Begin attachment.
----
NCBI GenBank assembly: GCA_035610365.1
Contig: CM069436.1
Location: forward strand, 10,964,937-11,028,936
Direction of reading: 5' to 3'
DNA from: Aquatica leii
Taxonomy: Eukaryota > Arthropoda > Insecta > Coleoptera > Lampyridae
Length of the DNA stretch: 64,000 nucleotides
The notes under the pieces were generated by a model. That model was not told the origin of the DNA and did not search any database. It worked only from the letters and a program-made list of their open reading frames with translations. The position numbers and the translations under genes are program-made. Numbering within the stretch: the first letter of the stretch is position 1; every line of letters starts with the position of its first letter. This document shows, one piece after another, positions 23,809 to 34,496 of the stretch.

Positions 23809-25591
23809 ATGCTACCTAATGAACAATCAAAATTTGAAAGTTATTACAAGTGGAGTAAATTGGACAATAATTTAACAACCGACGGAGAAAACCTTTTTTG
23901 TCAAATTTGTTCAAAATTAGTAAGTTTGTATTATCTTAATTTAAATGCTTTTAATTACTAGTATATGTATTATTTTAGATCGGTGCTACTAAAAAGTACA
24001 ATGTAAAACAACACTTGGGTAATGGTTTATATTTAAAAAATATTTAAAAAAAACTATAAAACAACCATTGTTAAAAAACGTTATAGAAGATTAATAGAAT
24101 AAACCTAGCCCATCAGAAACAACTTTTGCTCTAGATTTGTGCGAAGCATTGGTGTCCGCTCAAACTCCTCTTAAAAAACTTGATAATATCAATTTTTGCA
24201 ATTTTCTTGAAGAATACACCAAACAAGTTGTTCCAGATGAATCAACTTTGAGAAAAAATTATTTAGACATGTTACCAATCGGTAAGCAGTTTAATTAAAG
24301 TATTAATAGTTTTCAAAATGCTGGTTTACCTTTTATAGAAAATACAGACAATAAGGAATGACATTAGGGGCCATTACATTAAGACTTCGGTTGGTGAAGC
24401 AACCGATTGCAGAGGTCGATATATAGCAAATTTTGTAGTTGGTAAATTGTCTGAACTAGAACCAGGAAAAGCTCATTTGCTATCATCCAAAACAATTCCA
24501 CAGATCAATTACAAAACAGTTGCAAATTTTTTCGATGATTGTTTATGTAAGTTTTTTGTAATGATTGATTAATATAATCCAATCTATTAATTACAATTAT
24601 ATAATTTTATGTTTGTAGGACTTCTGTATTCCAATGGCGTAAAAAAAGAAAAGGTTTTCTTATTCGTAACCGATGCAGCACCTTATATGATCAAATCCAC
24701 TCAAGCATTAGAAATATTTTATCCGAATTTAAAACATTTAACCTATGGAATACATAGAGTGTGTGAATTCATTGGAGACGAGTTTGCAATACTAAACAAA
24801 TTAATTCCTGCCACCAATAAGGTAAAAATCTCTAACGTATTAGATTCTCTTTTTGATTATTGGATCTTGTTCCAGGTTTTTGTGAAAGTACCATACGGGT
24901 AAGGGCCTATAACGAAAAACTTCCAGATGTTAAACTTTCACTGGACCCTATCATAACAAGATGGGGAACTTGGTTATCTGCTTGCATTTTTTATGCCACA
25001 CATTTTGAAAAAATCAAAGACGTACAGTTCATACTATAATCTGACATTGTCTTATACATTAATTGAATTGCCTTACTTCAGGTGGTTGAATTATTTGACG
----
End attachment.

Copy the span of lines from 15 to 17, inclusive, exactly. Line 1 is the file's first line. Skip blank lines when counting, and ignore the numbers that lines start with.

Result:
24301 TATTAATAGTTTTCAAAATGCTGGTTTACCTTTTATAGAAAATACAGACAATAAGGAATGACATTAGGGGCCATTACATTAAGACTTCGGTTGGTGAAGC
24401 AACCGATTGCAGAGGTCGATATATAGCAAATTTTGTAGTTGGTAAATTGTCTGAACTAGAACCAGGAAAAGCTCATTTGCTATCATCCAAAACAATTCCA
24501 CAGATCAATTACAAAACAGTTGCAAATTTTTTCGATGATTGTTTATGTAAGTTTTTTGTAATGATTGATTAATATAATCCAATCTATTAATTACAATTAT